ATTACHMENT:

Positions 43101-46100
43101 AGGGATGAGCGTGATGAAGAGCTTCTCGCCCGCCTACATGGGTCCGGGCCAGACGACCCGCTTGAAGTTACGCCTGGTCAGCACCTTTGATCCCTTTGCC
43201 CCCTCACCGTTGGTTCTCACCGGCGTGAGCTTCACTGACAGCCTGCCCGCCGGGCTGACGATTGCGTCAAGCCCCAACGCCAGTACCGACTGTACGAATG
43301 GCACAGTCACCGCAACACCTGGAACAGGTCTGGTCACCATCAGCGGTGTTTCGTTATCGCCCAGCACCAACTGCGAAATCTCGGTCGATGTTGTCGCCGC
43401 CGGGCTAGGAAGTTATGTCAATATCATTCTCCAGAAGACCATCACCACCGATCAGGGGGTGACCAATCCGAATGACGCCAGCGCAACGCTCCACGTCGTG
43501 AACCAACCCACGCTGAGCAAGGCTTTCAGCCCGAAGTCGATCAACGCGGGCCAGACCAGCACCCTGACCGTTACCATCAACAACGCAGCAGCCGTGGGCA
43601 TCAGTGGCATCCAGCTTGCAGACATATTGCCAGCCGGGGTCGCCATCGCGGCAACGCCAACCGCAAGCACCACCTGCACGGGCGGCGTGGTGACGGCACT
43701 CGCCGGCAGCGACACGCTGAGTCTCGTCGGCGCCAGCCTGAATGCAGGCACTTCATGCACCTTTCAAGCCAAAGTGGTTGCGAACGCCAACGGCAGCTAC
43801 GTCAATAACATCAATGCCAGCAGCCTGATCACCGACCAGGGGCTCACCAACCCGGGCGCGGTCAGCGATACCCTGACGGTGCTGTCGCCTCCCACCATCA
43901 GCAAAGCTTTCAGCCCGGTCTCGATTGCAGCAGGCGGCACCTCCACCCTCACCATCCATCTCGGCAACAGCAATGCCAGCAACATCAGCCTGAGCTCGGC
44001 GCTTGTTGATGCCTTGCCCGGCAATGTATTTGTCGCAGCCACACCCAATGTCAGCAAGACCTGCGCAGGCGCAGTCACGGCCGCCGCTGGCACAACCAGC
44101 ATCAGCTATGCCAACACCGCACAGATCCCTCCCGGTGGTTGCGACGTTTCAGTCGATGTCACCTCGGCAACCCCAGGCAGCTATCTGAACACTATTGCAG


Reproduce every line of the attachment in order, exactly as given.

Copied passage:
Positions 43101-46100
43101 AGGGATGAGCGTGATGAAGAGCTTCTCGCCCGCCTACATGGGTCCGGGCCAGACGACCCGCTTGAAGTTACGCCTGGTCAGCACCTTTGATCCCTTTGCC
43201 CCCTCACCGTTGGTTCTCACCGGCGTGAGCTTCACTGACAGCCTGCCCGCCGGGCTGACGATTGCGTCAAGCCCCAACGCCAGTACCGACTGTACGAATG
43301 GCACAGTCACCGCAACACCTGGAACAGGTCTGGTCACCATCAGCGGTGTTTCGTTATCGCCCAGCACCAACTGCGAAATCTCGGTCGATGTTGTCGCCGC
43401 CGGGCTAGGAAGTTATGTCAATATCATTCTCCAGAAGACCATCACCACCGATCAGGGGGTGACCAATCCGAATGACGCCAGCGCAACGCTCCACGTCGTG
43501 AACCAACCCACGCTGAGCAAGGCTTTCAGCCCGAAGTCGATCAACGCGGGCCAGACCAGCACCCTGACCGTTACCATCAACAACGCAGCAGCCGTGGGCA
43601 TCAGTGGCATCCAGCTTGCAGACATATTGCCAGCCGGGGTCGCCATCGCGGCAACGCCAACCGCAAGCACCACCTGCACGGGCGGCGTGGTGACGGCACT
43701 CGCCGGCAGCGACACGCTGAGTCTCGTCGGCGCCAGCCTGAATGCAGGCACTTCATGCACCTTTCAAGCCAAAGTGGTTGCGAACGCCAACGGCAGCTAC
43801 GTCAATAACATCAATGCCAGCAGCCTGATCACCGACCAGGGGCTCACCAACCCGGGCGCGGTCAGCGATACCCTGACGGTGCTGTCGCCTCCCACCATCA
43901 GCAAAGCTTTCAGCCCGGTCTCGATTGCAGCAGGCGGCACCTCCACCCTCACCATCCATCTCGGCAACAGCAATGCCAGCAACATCAGCCTGAGCTCGGC
44001 GCTTGTTGATGCCTTGCCCGGCAATGTATTTGTCGCAGCCACACCCAATGTCAGCAAGACCTGCGCAGGCGCAGTCACGGCCGCCGCTGGCACAACCAGC
44101 ATCAGCTATGCCAACACCGCACAGATCCCTCCCGGTGGTTGCGACGTTTCAGTCGATGTCACCTCGGCAACCCCAGGCAGCTATCTGAACACTATTGCAG